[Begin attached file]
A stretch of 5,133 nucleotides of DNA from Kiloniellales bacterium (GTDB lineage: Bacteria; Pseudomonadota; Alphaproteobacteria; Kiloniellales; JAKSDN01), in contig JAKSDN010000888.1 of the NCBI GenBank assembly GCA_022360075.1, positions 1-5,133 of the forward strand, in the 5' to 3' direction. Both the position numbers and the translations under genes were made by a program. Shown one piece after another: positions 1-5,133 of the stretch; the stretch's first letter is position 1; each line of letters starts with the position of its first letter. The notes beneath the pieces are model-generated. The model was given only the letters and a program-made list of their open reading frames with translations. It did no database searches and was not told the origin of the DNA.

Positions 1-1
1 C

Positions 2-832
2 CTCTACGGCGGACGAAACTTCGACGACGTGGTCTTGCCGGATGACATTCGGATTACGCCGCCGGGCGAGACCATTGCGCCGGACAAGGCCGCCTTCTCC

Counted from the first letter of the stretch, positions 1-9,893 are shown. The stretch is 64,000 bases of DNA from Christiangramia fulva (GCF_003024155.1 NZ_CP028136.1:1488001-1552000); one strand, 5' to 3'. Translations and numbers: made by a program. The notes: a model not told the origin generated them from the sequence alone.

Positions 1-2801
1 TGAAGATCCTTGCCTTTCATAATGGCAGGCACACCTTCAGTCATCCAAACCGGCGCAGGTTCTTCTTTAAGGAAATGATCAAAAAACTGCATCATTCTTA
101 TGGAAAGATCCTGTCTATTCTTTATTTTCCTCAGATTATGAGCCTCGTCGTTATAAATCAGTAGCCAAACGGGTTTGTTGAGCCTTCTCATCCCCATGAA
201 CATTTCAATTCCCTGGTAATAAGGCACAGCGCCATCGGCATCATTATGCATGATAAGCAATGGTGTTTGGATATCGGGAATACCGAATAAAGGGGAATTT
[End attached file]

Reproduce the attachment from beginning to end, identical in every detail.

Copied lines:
A stretch of 5,133 nucleotides of DNA from Kiloniellales bacterium (GTDB lineage: Bacteria; Pseudomonadota; Alphaproteobacteria; Kiloniellales; JAKSDN01), in contig JAKSDN010000888.1 of the NCBI GenBank assembly GCA_022360075.1, positions 1-5,133 of the forward strand, in the 5' to 3' direction. Both the position numbers and the translations under genes were made by a program. Shown one piece after another: positions 1-5,133 of the stretch; the stretch's first letter is position 1; each line of letters starts with the position of its first letter. The notes beneath the pieces are model-generated. The model was given only the letters and a program-made list of their open reading frames with translations. It did no database searches and was not told the origin of the DNA.

Positions 1-1
1 C

Positions 2-832
2 CTCTACGGCGGACGAAACTTCGACGACGTGGTCTTGCCGGATGACATTCGGATTACGCCGCCGGGCGAGACCATTGCGCCGGACAAGGCCGCCTTCTCC

Counted from the first letter of the stretch, positions 1-9,893 are shown. The stretch is 64,000 bases of DNA from Christiangramia fulva (GCF_003024155.1 NZ_CP028136.1:1488001-1552000); one strand, 5' to 3'. Translations and numbers: made by a program. The notes: a model not told the origin generated them from the sequence alone.

Positions 1-2801
1 TGAAGATCCTTGCCTTTCATAATGGCAGGCACACCTTCAGTCATCCAAACCGGCGCAGGTTCTTCTTTAAGGAAATGATCAAAAAACTGCATCATTCTTA
101 TGGAAAGATCCTGTCTATTCTTTATTTTCCTCAGATTATGAGCCTCGTCGTTATAAATCAGTAGCCAAACGGGTTTGTTGAGCCTTCTCATCCCCATGAA
201 CATTTCAATTCCCTGGTAATAAGGCACAGCGCCATCGGCATCATTATGCATGATAAGCAATGGTGTTTGGATATCGGGAATACCGAATAAAGGGGAATTT